Sometimes I make a bad decision

(written by lawrence krubner, however indented passages are often quotes). You can contact lawrence at:, or follow me on Twitter.

It’s very, very, very rare, almost unheard of, but sometimes I make a mistake.

I was helping at Open Road this spring. Sean Hull was also helping. Open Road runs a bunch of WordPress sites, such as The Line Up. All of the images for these sites were stored on a central NFS server. All of the machines were starving for hard disk space. The previous Director Of Technology had made many, many bad decisions, including the decision to save money by keeping the hard disks dangerously small. Sometimes the disks filled up and everything broke, at which point the previous Director Of Technology would increase them slightly. Of all the places where he could have economized, this was the stupidest. Eventually he was quit/fired.

Sean very much felt we should move to S3. But I felt we were overwhelmed with too many other disasters, so I said we should just make the NFS server bigger. Much bigger. It had been 100 gigs, and I wanted it to become 1.5 terabytes. I figured that would give us breathing room. The previous Director Of Technology had made so many bad decisions that I was constantly dealing with some ambush. For instance, we had some important ingestion scripts that got us financial data, and he had “daemonized them with Screen”. I would laugh, except I’m crying. And then I killed the server and needed to restart it, but, oh, the daemons weren’t real daemons, so I had to re-write them as cron scripts.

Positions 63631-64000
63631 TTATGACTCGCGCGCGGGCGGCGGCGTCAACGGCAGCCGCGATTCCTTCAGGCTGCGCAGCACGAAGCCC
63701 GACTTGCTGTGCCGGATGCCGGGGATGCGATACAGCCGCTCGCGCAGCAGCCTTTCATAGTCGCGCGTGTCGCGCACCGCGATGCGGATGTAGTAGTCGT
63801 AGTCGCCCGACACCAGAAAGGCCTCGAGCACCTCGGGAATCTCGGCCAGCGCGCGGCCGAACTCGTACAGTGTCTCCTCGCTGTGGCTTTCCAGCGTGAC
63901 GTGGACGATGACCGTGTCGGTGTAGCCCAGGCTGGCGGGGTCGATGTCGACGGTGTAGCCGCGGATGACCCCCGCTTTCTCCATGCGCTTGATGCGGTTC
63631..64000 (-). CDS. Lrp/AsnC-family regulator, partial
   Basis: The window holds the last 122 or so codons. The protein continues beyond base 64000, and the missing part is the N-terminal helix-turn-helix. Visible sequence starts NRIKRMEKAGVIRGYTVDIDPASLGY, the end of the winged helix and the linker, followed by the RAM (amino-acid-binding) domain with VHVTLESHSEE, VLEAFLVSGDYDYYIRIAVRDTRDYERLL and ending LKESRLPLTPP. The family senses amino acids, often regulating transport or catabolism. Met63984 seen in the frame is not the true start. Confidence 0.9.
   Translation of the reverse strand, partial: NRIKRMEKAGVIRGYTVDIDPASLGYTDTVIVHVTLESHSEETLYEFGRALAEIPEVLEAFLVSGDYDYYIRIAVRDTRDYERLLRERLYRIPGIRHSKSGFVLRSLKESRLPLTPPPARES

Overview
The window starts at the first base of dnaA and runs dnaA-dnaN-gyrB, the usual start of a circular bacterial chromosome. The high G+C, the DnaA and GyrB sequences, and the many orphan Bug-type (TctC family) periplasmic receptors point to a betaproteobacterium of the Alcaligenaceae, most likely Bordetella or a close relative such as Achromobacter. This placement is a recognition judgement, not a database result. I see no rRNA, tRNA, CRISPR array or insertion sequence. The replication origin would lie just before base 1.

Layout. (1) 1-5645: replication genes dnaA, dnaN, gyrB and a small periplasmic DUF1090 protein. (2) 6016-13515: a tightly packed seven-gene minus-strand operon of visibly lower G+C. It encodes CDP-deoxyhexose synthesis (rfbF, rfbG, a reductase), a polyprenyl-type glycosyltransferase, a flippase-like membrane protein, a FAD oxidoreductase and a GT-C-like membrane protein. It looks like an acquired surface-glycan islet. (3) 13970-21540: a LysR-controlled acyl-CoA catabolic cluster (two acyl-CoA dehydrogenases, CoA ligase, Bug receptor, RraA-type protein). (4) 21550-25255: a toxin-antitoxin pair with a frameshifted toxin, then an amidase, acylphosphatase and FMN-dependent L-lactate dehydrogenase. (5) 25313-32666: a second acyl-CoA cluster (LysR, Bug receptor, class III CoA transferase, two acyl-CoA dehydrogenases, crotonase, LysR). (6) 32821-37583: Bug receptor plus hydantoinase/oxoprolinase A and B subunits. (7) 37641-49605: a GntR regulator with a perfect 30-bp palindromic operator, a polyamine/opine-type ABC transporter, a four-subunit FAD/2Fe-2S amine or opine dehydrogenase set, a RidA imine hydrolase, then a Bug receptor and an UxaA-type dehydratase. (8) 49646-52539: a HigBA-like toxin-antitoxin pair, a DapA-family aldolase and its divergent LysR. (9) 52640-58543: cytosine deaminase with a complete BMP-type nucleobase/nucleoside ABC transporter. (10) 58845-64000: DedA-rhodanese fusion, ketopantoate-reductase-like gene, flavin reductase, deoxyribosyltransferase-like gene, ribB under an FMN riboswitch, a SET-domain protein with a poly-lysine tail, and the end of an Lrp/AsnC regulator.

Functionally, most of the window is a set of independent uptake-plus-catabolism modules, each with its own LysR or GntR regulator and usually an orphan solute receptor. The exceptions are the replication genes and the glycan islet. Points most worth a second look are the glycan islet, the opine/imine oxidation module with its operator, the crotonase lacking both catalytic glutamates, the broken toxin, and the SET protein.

Anyway, I asked Sean to increase the NFS server. He made a good argument that NFS is antiquated and we should move to S3. I 100% agree with him. I very much feel that Open Road should eventually move to S3. But I don’t think we had the resources to do it in April, when everything was falling apart. We would have had to re-write parts of the PHP code in WordPress to point to S3. Every image tag in every article would need to be changed. I didn’t have the energy to deal with all that.

But yes, Open Road should move to S3. We recently re-wrote some of the old apps as new React / Relay / GraphQL apps. As soon as the new apps are deployed, I think Open Road can think about moving to S3.

Keep that in mind when read Sean’s remark about Open Road:

So you find a lot of shops implementing things wrong because they didn’t understand a feature. In other words AWS already solved the problem.

OpenRoad comes to mind. They’ve got media files on the filesystem, when S3 is plainly Amazon’s purpose-built service for this.

He is 100% correct, but I don’t think we had the energy to make the change in April. So did I make a bad decision? Only time will tell. It’s a question of, will the NFS be good enough till a new system can be built.

I also made the case to Sean that small companies should not use AWS because AWS is now complicated enough that it has become the realm of specialists. Only when a company is big enough to justify a full time devops person does it make sense to move to AWS.

From Sean’s post:

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